Study: It Pays to Acknowledge Your Good Luck

Jul 25, 2016

Credit angeladellatorr / Flickr Creative Commons

A recent study by a Cornell economist has found that the more you acknowledge good fortune, the better off you are.

As reports, successful people who believe they made it entirely on their own are almost certainly mistaken. Every path to success is marked by teamwork and innumerable bits of good luck. It doesn’t generally pay off to not acknowledge those who have helped you along the way, says Robert Frank.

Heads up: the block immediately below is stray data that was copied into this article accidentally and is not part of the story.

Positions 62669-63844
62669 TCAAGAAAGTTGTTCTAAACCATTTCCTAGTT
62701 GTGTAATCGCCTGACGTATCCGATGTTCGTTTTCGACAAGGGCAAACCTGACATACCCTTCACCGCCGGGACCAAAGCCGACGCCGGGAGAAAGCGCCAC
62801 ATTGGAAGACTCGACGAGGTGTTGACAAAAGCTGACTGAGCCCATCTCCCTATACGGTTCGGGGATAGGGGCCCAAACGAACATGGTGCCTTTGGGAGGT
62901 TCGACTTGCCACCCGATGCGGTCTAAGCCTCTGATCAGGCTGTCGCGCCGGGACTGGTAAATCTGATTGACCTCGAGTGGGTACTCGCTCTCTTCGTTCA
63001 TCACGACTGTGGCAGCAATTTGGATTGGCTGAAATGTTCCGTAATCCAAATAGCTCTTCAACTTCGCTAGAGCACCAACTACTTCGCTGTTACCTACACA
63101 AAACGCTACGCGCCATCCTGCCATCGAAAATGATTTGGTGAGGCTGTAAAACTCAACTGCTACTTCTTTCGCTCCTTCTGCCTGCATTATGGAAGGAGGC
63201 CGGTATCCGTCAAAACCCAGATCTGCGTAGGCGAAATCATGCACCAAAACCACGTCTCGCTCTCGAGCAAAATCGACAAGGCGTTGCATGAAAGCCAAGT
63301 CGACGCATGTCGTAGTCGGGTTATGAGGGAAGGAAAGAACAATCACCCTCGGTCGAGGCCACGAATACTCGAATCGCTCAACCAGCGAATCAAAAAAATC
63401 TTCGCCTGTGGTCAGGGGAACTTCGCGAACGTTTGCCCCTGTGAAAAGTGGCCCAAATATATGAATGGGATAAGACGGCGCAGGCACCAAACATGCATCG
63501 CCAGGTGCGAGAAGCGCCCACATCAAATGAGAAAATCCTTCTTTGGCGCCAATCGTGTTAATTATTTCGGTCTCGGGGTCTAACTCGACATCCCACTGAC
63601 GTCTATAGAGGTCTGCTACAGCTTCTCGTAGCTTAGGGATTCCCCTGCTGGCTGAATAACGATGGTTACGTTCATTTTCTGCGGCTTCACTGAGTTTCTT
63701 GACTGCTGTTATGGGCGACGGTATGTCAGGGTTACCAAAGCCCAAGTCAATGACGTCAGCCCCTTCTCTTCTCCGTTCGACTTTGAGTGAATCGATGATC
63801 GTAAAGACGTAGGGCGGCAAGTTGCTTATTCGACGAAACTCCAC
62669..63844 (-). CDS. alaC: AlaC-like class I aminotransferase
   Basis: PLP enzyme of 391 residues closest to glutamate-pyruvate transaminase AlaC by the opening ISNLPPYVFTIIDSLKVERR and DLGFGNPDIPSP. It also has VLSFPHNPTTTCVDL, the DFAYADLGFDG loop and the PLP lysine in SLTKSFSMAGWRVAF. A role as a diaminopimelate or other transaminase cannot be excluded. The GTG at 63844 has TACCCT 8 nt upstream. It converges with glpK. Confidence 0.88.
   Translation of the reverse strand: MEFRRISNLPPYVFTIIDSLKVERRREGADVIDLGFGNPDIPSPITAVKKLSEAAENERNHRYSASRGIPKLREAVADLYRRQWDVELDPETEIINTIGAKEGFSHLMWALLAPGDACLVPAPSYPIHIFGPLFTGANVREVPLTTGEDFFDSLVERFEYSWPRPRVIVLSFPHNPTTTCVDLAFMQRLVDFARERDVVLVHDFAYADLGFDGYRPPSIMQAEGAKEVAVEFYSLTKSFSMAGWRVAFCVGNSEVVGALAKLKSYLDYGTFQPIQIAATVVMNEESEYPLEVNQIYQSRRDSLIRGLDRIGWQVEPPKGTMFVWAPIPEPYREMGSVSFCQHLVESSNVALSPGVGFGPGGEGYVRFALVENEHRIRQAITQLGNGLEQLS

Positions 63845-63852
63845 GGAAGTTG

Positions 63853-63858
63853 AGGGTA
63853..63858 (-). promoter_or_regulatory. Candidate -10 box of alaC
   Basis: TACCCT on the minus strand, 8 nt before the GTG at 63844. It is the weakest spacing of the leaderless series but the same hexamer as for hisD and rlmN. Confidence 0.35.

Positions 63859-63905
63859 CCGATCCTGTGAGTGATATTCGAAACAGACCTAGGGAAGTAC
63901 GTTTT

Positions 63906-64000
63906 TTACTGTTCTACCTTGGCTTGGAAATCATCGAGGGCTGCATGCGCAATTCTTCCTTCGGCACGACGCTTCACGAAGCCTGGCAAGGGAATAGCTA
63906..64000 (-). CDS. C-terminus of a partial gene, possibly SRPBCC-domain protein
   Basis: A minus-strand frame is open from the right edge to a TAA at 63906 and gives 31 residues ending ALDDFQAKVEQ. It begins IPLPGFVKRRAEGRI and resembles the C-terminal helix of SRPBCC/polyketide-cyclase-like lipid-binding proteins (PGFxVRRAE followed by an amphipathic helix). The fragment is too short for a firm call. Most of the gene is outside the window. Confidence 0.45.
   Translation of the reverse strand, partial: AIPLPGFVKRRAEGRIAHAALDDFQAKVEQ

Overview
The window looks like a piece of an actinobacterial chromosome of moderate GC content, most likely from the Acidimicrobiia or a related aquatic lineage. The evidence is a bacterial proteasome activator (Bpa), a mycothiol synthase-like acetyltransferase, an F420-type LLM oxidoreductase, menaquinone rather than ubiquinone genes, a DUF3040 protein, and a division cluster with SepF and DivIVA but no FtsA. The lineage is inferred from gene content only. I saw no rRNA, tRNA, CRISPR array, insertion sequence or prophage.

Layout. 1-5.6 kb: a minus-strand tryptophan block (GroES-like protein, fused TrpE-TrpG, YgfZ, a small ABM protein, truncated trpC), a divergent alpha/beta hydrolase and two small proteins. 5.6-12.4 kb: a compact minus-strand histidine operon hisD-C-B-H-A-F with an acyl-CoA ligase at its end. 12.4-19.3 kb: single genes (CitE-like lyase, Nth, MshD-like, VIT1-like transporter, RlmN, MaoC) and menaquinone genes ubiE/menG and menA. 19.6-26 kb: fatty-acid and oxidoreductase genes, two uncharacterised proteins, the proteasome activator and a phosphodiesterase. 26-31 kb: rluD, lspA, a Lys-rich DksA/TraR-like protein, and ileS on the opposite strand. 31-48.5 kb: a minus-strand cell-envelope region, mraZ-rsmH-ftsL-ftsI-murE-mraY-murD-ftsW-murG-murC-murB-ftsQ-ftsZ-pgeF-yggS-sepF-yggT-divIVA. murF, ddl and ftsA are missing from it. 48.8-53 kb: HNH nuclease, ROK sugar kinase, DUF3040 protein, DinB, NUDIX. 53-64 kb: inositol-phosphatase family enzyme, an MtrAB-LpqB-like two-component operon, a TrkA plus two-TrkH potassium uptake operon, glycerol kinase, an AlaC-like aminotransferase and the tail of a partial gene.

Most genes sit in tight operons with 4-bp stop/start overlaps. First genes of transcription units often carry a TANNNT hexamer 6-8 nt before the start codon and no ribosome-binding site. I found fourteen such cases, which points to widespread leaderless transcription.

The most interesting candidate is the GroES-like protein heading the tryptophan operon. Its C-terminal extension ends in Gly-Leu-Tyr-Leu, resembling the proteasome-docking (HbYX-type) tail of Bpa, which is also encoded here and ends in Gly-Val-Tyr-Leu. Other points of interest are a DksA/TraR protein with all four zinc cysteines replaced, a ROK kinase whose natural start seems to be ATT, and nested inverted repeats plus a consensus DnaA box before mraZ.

To prove it, Frank asked two groups of subjects to read contrasting versions of an interview with a “highly successful biotechnology entrepreneur.” In one version, the businessman attributed his success to hard work. In the other, he acknowledged his good luck. Subjects who read the luck version were significantly more favorably disposed toward Johnson than those who read the version in which he emphasized his exceptional skill.

Frank concluded that it’s in your interest to acknowledge luck’s role in your success. People will think better of you for having done so.